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Japanese Film Festival at UL Wednesday (next week) 6th April

Japanese Film Festival at UL Wednesday (next week) 6th April
The Japanese Film Festival is visiting here for just one night on Wednesday the 6th of April (next week). There is a showing in the Belltable in O’ Connell St on the 5th of April (Yukinori Makabe’s I am a Monk). All films are in Japanese with English subtitles.
At 1800 is The Case of Hana and Alice
When Alice (Yu Aoi) moves to a new
town, she discovers her classmates
are obsessed with a bizarre mystery.
The ‘Judas murder’ apparently
saw one boy disappear, with the
other students believing there
was a supernatural cause behind
everything. Unable to get straight
answers, Alice finds herself drawn
towards her reclusive neighbour
Hana (Anne Suzuki) who has
refused to return to school since the
incident. Together, Hana and Alice
start to uncover the truth behind
the mystery while forming a strong
friendship in the process.
Using rotoscoped animation to
allow the cast to play younger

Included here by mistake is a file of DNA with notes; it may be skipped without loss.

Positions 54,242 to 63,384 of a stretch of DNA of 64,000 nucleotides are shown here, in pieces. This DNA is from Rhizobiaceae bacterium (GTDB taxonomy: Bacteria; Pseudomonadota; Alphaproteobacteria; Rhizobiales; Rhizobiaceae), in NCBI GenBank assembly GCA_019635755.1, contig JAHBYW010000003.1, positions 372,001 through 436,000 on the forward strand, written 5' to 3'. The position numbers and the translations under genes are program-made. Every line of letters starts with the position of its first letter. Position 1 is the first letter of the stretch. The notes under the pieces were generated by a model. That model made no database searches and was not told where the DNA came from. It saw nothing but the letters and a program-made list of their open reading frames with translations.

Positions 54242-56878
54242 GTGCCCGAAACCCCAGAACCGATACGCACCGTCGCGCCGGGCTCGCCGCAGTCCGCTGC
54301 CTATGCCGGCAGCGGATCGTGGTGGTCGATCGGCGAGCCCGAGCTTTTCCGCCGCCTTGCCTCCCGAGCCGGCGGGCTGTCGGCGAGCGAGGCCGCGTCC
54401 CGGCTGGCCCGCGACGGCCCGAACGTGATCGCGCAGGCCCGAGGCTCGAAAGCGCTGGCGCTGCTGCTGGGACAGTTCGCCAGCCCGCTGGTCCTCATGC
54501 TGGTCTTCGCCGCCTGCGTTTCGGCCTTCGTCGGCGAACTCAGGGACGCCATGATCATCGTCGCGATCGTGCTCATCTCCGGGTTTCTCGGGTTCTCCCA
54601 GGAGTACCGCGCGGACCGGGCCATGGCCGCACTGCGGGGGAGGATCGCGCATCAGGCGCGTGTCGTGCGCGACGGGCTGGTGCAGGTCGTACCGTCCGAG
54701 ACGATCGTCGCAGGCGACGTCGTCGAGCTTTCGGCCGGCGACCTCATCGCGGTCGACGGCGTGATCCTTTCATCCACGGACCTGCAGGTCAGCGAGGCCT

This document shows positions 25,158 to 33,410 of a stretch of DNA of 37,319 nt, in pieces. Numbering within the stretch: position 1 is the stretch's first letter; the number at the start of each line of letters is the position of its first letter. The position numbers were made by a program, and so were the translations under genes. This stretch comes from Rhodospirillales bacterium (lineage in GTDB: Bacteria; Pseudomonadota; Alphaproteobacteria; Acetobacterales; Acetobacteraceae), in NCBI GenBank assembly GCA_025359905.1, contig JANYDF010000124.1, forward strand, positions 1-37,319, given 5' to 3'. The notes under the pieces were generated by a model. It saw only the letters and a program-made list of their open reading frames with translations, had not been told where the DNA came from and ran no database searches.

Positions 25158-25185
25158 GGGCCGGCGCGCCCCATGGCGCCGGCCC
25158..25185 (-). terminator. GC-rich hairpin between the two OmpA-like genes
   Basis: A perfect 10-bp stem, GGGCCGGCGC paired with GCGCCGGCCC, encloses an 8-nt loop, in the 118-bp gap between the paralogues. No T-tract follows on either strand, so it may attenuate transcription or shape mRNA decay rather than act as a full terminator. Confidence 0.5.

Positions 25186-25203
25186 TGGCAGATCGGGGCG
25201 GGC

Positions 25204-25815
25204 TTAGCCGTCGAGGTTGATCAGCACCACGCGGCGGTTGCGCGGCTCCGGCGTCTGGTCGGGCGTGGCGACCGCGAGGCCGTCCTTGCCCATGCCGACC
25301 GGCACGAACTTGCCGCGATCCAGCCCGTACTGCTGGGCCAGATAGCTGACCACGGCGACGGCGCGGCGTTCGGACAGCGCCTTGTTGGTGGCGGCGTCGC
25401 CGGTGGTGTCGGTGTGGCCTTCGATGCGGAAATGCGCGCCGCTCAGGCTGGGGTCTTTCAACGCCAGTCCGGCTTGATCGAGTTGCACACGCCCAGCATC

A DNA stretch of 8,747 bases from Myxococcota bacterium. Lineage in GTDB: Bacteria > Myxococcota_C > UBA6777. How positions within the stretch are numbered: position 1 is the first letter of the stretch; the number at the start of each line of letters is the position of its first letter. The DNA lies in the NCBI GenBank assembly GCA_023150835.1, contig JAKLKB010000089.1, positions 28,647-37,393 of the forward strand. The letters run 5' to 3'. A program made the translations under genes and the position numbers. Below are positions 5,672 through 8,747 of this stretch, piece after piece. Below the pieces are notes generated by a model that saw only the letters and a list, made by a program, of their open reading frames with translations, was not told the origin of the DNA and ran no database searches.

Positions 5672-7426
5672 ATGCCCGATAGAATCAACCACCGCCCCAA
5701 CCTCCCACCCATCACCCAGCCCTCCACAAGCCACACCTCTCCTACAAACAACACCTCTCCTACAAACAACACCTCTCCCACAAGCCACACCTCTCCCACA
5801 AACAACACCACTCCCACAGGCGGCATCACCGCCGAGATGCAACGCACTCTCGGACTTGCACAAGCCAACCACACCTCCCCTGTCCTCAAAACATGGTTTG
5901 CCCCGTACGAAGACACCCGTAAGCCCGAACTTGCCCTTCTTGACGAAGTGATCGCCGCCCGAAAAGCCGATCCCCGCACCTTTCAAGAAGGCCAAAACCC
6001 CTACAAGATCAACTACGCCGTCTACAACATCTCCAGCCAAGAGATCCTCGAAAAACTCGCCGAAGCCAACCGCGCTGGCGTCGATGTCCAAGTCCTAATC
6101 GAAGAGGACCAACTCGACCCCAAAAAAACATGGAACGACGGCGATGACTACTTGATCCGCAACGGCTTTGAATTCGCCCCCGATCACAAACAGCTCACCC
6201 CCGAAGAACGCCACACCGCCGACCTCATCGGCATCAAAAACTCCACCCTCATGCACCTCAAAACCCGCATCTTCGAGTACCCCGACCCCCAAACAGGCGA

versions of themselves, director
Shunji Iwai here revisits the main
characters from his cult 2004
hit Hana & Alice. This charming
prequel recaptures the sense of fun
and energy of the original, with Aoi
and Suzuki’s chemistry as strong
as ever. The Case of Hana & Alice is
a welcome opportunity for fans to
spend time with these two lovable
characters again, while also proving
to be a perfect introduction for
newcomers.
 
At 20:15 is Miss Hokusai
Set in the 1980s, Initiation Love
The new film by the director of
Colorful (which screened in the
2011 Festival) focuses on the
untold story of O-Ei, daughter of
the renowned Edo period Japanese
artist Katsushika Hokusai. O-Ei
is an independent, headstrong
young woman and a talented
painter who assists her father in
his work but never steps out from
beneath his shadow. Told from
O-Ei’s point of view, Miss Hokusai
portrays a complex father-daughter
relationship that involves her
finishing his paintings but also
participating in frank discussions
with him about how she can
improve her own erotic art.
An adaptation of Hinako Sugiura's
manga Sarusuberi, Hara stays true
to the episodic nature of the source
material, using this technique
to explore a range of interesting
subjects and themes, whilst
holding the narrative-arc together
with O-Ei’s presence throughout.
The animation is rich yet delicate,
and shows exceptional attention
to detail. It’s no surprise that it
scooped three awards at the 2015
Fantasia International Film Festival
in Montreal, including the Gold
Audience Award for best animated
feature film.rom-com ending.

Brochure here